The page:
The most common illegal narcotic for recreation purposes is heroin but all prescription narcotics have the potential for abuse. Opioids (or opiates), in particular, may cause addiction after prolonged use, and many opioid painkillers such as Vicodin, Percocet, Duragesic and OxyContin are in fact much more dangerous and more used than heroin itself.
Narcotics are normally used to treat pain but people also use them for recreational use, as they give a subjective sensation of euphoria or an intoxicating “high.” Heroin in particular can simulate a very powerful orgasm sensation followed by relaxation and then sedation or sleep.
History of Narcotics
Usually people that take narcotics to treat pain do not became addicts. However, if used to treat chronic conditions, then in due time, patients will start developing a tolerance. This mean that they need to increase the dose, which in turn, can trigger a vicious cycle that can lead them to addiction and abuse. Heroin trafficking is still one of the biggest drug markets worldwide and—although it is the most dangerous, life-threatening drug around—it is still today the most used illicit substances, especially in prison settings.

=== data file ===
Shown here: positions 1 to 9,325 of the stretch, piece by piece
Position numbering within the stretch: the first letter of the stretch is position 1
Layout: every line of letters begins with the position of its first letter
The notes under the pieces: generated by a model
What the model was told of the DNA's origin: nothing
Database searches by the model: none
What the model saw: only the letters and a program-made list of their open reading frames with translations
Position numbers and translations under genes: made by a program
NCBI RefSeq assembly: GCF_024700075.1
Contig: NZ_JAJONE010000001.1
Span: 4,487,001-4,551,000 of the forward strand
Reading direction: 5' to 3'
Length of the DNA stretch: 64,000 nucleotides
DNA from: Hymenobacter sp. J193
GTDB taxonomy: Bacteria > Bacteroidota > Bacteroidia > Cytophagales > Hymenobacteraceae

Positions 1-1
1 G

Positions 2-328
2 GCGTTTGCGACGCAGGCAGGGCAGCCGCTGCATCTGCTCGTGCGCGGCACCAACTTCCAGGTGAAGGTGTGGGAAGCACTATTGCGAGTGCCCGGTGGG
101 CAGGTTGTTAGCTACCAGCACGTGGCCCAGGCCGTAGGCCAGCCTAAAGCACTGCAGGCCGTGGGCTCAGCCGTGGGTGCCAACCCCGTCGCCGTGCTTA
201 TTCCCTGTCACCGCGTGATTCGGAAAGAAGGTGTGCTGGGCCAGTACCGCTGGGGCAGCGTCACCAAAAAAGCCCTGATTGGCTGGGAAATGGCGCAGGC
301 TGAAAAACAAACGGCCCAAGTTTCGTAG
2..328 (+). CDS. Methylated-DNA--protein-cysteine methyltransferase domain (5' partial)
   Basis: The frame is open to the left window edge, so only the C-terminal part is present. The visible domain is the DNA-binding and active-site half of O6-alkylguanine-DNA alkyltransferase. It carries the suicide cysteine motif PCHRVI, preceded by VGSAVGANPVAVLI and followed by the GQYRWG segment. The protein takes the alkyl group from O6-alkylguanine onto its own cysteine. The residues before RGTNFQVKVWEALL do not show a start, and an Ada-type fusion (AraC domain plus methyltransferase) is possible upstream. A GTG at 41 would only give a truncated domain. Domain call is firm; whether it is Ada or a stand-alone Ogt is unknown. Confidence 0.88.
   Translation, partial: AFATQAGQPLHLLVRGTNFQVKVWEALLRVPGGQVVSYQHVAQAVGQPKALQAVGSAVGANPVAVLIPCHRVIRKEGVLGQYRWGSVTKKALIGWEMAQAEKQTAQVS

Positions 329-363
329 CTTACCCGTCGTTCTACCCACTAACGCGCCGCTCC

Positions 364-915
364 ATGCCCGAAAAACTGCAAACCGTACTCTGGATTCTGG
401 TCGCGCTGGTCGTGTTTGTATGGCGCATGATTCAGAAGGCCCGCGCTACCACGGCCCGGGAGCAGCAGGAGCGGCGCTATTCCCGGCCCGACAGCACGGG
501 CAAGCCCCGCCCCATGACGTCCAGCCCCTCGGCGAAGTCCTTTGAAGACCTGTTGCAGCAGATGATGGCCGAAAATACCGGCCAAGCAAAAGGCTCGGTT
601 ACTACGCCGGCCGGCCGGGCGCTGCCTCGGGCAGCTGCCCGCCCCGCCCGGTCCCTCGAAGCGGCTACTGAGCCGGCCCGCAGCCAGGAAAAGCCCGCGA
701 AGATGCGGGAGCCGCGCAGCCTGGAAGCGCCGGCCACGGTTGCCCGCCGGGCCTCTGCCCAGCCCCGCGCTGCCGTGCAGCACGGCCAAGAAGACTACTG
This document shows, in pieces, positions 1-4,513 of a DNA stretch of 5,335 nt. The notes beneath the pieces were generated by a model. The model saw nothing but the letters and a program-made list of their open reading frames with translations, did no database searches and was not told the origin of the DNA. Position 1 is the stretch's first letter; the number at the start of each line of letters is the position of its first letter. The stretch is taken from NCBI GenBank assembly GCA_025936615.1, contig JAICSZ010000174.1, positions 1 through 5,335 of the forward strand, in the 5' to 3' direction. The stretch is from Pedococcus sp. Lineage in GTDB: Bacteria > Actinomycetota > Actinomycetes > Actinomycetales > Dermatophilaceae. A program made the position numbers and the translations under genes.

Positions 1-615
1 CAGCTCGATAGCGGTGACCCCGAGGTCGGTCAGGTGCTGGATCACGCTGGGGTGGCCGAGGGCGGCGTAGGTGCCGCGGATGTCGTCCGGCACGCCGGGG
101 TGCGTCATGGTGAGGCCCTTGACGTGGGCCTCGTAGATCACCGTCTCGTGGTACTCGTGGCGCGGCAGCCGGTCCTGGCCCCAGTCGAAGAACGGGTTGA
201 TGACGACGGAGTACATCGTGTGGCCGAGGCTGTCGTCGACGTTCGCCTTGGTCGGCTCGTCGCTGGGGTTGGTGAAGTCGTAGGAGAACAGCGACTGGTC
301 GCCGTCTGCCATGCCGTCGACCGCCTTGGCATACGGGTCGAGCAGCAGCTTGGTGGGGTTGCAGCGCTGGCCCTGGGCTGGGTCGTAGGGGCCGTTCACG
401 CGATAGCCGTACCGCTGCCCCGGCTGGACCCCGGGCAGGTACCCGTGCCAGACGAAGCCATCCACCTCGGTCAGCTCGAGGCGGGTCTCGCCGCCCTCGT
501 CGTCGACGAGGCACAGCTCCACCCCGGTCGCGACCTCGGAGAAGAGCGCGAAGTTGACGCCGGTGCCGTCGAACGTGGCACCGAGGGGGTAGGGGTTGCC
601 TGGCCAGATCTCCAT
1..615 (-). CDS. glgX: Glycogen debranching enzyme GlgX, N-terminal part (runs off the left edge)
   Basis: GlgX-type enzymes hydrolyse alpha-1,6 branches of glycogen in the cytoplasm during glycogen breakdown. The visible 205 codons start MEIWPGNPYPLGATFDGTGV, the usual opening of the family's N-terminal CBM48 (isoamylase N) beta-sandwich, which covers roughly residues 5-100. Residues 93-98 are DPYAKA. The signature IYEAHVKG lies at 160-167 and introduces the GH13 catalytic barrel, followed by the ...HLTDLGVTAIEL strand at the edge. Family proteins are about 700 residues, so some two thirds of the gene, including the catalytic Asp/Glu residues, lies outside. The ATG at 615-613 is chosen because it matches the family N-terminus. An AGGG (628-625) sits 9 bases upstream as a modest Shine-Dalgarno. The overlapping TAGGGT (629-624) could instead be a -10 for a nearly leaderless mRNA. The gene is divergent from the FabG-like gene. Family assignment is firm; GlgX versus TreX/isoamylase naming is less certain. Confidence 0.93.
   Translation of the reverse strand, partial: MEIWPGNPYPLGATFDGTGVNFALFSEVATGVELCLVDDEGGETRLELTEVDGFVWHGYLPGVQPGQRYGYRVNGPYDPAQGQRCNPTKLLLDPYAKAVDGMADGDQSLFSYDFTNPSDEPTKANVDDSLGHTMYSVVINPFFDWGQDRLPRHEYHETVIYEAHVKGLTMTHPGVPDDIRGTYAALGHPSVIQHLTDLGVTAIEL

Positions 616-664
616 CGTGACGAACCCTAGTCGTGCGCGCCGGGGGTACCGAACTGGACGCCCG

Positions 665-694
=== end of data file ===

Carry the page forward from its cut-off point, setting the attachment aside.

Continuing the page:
Heroin use is steadily rising along with the deaths caused by this drug. Data from the U.S. Centers for Disease Control and Prevention (CDC) show that heroin use increased 63% between 2002 and 2013, with an estimated 517,000 people who used it in just 2013 (+150% compared to 2007.)
More than 8,200 people died of heroin-related overdose in 2013, according to national surveys published in the CDC’s Morbidity and Mortality Weekly Report—more than four times than the numbers reported in 2007.
Although other narcotics present a less immediate threat to people’s lives than heroin, the data is no less alarming.
Medical Risks of Prolonged Narcotics Abuse
In 2009, data from the NSDUH showed that over 16 million Americans people aged 12 and older used narcotics for nonmedical purposes once in a year, with almost 23,000 individuals engaged in recreational use of Vicodin.
Heroin and narcotics are life-threatening drugs that can cause a patient’s death. As they cause respiratory depression, an overdose (called OD) can have fatal consequences. Other long-term effects include constipation, light intolerance, cardiovascular disorders and intense withdrawal symptoms.
Social Risks of Narcotics Abuse
Heroin and narcotics are highly addictive drugs. Due to the extreme harshness of the withdrawal symptoms, the addicted patient is always craving a dose to get “base.” Also, narcotics and heroin can be very expensive and can lead the addicted into abject poverty condition or damage his own family’s well-being. Paranoia and depression are often associated with the abuse of these drugs.
Several social support programs that help patients get help in narcotics withdrawal exist and usually emphasize abstaining from all narcotics and other drugs use. Several detoxification programs, such as Narcotics Anonymous, are available and have shown to be effective in reducing a person’s risk of returning to drug abuse. Family support for long-term treatment is also often available.